43 Hamid, Rashid, “What Is the PLO?,” Journal of Palestine Studies 4 (1975): 107; “al-Muʿlim al-Filastini wa-Masʾuliyat al-Taʿlim al-Thawri” (Beirut: PLO Planning Centre, 8 October 1973), 2–3.

44 “Khitat Aʿmal al-Qism” (Beirut: PLO Planning Centre, 4 March 1975), 1–3. Both Najlaʾ Nusayr Bashshur and Jabir Sulayman (contributors to the educational materials) have confirmed in interviews the development and implementation of such school materials.

45 “Mashruʿ Maddat al-Taʿbiʾa al-Siyasiyya li-l-Jil al-Jadid (min fiha ʿUmria 12–5)” (Beirut: PLO Planning Centre, 30 November 1974), 1–11; “Malahiq” (Beirut: PLO Planning Centre, 30 November 1974), 1–11.

46 “Khitat Qism al-Takhtit al-Tarbawi” (Beirut: PLO Planning Centre, 8 November 1947), 5; “Taqim Aʿmal al-Qism li-l-ʿAm 1975 wa-Khitat al-Qism li-l-ʿAm 1976” (Beirut: PLO Planning Centre, 10 January 1976), 9.

47 “Maddat Filastin” (Beirut: PLO Planning Centre, 2 March 1975), 1–23.

48 “Mahadir Ijtimaʿ al-Lajna al-ʿIlmiyya / al-Qism al-Tarbawi” (Beirut: PLO Planning Centre, 11 December 1974), 2.

49 This intention/policy was mentioned in the following sources: “Khita Tarbawiyya Shamila li-l-Mujtamaʿ al–Filastini” (Beirut: PLO Planning Centre, 8 September 1975), 1–6; “ʾPLO- Tahsin wa-Tatwir al-Taʿlim fi Madaris al-Wikala (fi Suriya)” (Beirut: PLO Planning Centre, September 1975), 1–17; “Mulahazat Awaliyya hawl al-Wadʿ al-Taʿlimi fi Madaris Wakalat al-Ghawth fi Suriya” (Beirut: PLO Planning Centre, 26 November 1975), 1–5.

50 For related and supplementary insight into Palestinian education in Kuwait, see al-Hasan, Bilal, al-Filastiniyyun fi al-Kuwayt: Bahth Ihsaʾi (Beirut: PLO Research Center, 1974); “Palestinians in Kuwait: Educational Attainments and Institutions” (Beirut: Team International–Engineering and Management Consultants, January 1983); “Taʿlim Abnaʾ Filastin fi al-Kuwayt” (Beirut: PLO Planning Centre, 12 May 1976); Farah, Tawfic E., “Political Socialization of Palestinian Children in Kuwait,” Journal of Palestine Studies 6 (1977): 90102; Ghabra, Shafeeq N., Palestinians in Kuwait: The Family and the Politics of Survival (Boulder, Colo.: Westview Press, 1987); Zelkovitz, “A Paradise Lost?”

51 “Taʿlim al-Filastiniyyun fi Suriya” (Beirut: PLO Planning Centre, 1988), 1–19; “Taqrir hawl Muʿaskar al-Ashbal fi Dimashq” (Beirut: PLO Planning Centre, 25 June 1975).

52 “Waqiʿ al-Tifl al-Filastini” (Cairo: Arab League, October 1978), 6; “Taqrir ʿan Madrasat Isʿad al-Tufula fi Suq al-Gharb” (Beirut: PLO Planning Centre, 21 March 1973), 3.

53 Falsafat at-Tarbiya li-l-Shaʿb al-ʿArabi al-Filastini (Beirut: PLO Planning Centre, 1972), 3–12.

54 Ibid., 5–9.

55 Hudson, “Developments and Setbacks,” 77; Rubenberg, “The Civilian Infrastructure,” 60–61; Sayigh, Yezid, Armed Struggle and the Search for State: The Palestinian National Movement, 1949–1993 (New York: Oxford University Press, 1997), 125–26.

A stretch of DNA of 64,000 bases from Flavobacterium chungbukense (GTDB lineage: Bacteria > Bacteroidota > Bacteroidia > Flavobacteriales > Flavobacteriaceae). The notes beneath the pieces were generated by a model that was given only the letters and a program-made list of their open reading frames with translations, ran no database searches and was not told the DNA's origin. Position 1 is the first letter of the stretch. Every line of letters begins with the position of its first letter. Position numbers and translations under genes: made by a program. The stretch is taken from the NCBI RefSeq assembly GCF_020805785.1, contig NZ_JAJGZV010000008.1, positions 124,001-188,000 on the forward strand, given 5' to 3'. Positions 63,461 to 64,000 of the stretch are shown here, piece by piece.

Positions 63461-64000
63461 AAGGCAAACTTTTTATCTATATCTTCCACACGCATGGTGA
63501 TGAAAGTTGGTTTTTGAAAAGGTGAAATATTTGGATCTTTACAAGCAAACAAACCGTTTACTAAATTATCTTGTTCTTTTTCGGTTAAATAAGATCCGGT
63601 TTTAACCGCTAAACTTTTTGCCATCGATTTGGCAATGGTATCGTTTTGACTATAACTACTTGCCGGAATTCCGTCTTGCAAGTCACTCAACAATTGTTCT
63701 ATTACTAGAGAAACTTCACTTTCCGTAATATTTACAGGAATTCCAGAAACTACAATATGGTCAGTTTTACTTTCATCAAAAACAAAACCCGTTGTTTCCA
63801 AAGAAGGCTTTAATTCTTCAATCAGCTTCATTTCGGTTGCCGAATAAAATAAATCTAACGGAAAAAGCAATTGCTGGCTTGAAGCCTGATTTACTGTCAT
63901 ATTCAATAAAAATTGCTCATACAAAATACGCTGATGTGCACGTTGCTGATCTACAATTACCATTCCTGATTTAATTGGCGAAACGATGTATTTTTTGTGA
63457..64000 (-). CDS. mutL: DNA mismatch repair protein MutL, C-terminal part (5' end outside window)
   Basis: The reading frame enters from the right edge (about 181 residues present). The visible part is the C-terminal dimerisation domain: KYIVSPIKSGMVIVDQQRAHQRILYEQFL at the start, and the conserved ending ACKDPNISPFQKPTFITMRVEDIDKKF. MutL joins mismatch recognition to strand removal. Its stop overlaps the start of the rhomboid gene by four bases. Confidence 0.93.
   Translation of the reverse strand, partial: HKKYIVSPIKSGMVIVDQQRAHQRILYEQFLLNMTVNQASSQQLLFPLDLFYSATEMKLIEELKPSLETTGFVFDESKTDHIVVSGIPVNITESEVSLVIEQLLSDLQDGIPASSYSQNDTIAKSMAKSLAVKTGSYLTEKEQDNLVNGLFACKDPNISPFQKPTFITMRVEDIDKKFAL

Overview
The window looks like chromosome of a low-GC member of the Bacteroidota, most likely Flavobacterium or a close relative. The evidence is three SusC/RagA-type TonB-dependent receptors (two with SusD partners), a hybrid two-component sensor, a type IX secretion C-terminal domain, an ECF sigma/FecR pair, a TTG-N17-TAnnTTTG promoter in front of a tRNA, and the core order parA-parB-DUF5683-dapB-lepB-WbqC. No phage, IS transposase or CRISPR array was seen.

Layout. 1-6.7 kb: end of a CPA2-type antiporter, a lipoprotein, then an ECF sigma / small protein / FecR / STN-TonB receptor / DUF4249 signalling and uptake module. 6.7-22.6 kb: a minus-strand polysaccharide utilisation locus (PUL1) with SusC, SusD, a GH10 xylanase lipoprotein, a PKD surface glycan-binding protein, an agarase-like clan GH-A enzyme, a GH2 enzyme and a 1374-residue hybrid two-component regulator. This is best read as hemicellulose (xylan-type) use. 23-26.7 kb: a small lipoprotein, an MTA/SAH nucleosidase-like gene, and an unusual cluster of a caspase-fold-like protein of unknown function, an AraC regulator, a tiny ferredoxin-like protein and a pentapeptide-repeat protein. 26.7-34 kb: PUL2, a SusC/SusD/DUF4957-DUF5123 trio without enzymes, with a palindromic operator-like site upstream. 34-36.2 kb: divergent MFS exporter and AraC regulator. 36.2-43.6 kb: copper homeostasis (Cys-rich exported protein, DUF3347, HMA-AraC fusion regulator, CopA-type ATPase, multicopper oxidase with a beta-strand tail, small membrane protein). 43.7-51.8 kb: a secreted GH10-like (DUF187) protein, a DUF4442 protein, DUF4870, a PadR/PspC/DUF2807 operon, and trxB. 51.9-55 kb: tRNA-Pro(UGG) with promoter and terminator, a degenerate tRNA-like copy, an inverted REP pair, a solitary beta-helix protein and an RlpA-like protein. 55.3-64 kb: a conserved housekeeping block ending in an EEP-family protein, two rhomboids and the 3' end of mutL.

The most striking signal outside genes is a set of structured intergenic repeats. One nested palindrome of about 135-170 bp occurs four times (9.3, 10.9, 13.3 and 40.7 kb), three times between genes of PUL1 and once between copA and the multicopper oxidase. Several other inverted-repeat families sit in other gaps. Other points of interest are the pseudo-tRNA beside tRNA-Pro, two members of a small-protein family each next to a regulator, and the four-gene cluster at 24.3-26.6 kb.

56 Qasim ʿAyna, interviews with the author, Beirut, 19 March, 4 April, and 6 June 2007.

57 Zuraik, Qustantin, Maʿna al-Nakba (Beirut: Khayat, 1948), 8293; Musa al-ʿAlami, ʿIbrat Filastin (Beirut, 1948), 3–8, 12–20, 22–25, 30–33, 44–89.

58 Falsafat al-Tarbiya, 3–4.

59 Faysal Darraj, “Hal Yanjah al-Filastiniyyun fi Kitabat Tarikhihim?,” al-Hayat, 5 January 2005.

60 Falsafat al-Tarbiya, 3–12. My analysis of the Falsafa in this regard is different from Mueller, “The Educational Philosophy and Curriculum,” 345–62.

61 Falsafat al-Tarbiya, 3–12.

62 Ibid., 4–5.

63 Mohamad, Hussam, “PLO Strategy: From Total Liberation to Coexistence,” Palestine-Israel Journal 4 (1997), accessed 15 August 2018, http://www.pij.org/details.php?id=481.

64 Falsafat al-Tarbiya, 4–5.

65 Mueller, “The Educational Philosophy and Curriculum,” 345–62.

66 Falsafat al-Tarbiya, 9–12.

67 Amour, Philipp O., “Palestinian Politics in Transition: The Case of the October War,” in The October 1973 War: Politics, Diplomacy, Legacy, ed. Siniver, Asaf (London: Hurst & Company, 2013), 137–54.

68 See, e.g., Baumgarten, “The Three Faces/Phases,” 31–37; Amour, “Palestinian Politics in Transition,” 137–54.

69 Sayigh, Armed Struggle and the Search for State, 342–55.

70 Nabil Shaʿth, head of the PLO Planning Centre between 1971 and 1976/77, and the Dar al-Fata al-ʿArabi, interview with the author, Ramallah, 31 August 2007.

71 For theoretical insight, see Foster and Crawford, What Shall We Tell the Children?, 4.

72 “Mashruʿ Maddat al-Taʿbiʾa al-Siyasiyya li-l-Jil al–Jadid,” 1–11; “Malahiq,” 1–11.

73 Jabir Sulayman, interviews with the author, Beirut, 26 March, 13 April, 25 April, and 6 June 2007.

74 “Mashruʿ Maddat al-Taʿbiʾa al-Siyasiyya li-l-Jil al-Jadid,” 1–11; “Malahiq,” 1–11.

75 Rubin, Barry, Revolution until Victory? The Politics and History of the PLO (Cambridge, Mass.: Harvard University Press, 1994), 4348.

76 See, e.g., Al Husseini, “UNRWA and the Refugees,” 15–16.

77 On the civil war in Lebanon, including its motives, setting, and reactions, see Sayigh, Armed Struggle and the Search for State, 358–423.

78 Qasim ʿAyna, interviews with the author, Beirut, 19 March, 4 April, and 6 June 2007.